Odd electronic excursions aside, all of Bob Mould’s outlets have been more or less complementary, but the various corners of his estimable catalog have never sounded so of a piece as they did today. The American-underground éminence grise moved seamlessly from Hüsker Duü rageaholic classics to Sugar’s buzzsaw ear candy to the best of his revitalized, difference-splitting solo career. No foolin’, a reunited Huskers couldn’t top the Mould power trio at this point. If any of the graying rockers that predominated the crowd (hi!) needed lessons on how to age with vitality, they found the case study.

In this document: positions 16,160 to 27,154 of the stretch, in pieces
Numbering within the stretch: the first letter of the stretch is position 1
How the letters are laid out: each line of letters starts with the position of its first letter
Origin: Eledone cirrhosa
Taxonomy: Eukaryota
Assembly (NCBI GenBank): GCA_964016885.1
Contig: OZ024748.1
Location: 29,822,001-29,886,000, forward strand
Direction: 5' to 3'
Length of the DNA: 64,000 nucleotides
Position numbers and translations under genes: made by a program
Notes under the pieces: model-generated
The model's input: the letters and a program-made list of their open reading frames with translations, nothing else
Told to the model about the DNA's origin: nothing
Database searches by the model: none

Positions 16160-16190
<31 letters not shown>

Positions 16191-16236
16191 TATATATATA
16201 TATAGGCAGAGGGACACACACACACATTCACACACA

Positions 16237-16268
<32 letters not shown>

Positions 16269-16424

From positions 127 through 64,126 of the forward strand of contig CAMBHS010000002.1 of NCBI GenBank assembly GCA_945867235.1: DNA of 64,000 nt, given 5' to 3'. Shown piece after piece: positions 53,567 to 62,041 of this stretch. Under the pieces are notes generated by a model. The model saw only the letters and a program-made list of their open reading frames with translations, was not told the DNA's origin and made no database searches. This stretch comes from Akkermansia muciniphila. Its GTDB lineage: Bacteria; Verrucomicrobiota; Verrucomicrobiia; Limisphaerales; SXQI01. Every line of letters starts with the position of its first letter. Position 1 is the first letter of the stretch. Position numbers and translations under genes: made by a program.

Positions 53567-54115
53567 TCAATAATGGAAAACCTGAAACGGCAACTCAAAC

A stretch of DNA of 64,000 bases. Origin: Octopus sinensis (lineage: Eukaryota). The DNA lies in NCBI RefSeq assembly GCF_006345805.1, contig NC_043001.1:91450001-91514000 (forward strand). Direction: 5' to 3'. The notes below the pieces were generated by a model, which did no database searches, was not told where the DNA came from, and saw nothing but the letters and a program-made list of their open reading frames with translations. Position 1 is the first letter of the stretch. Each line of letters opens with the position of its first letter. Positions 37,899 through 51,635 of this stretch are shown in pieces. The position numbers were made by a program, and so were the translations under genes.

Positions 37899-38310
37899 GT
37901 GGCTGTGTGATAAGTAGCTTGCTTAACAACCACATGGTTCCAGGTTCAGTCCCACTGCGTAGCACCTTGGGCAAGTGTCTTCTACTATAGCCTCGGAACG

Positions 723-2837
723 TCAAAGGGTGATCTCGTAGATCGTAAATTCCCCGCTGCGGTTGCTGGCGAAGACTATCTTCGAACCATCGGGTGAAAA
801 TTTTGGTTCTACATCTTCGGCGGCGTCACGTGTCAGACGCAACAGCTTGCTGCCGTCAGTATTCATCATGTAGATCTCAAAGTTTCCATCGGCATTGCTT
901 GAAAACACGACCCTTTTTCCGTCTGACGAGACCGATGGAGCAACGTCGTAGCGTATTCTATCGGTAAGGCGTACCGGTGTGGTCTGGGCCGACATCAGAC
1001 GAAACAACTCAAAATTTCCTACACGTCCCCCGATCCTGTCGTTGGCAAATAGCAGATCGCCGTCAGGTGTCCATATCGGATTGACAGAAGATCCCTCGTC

On the other side of the Motion City Soundtrack Sandwich was Chicago's Smoking Popes. The local mainstays have started recording new music again, and this was the first time we heard their new single "Simmer Down" performed live. It held up well against a setlist anchored in classics, including "Rubella" and "Need You Around," and their cover of "Pure Imagination" was a sweet tribute to the late Gene Wilder. And, on the Moz tip, singer Josh Caterer made the observation, "II's nice to see so many Morrissey t-shirts in the crowd today. It's about twice as many as we usually see at our shows."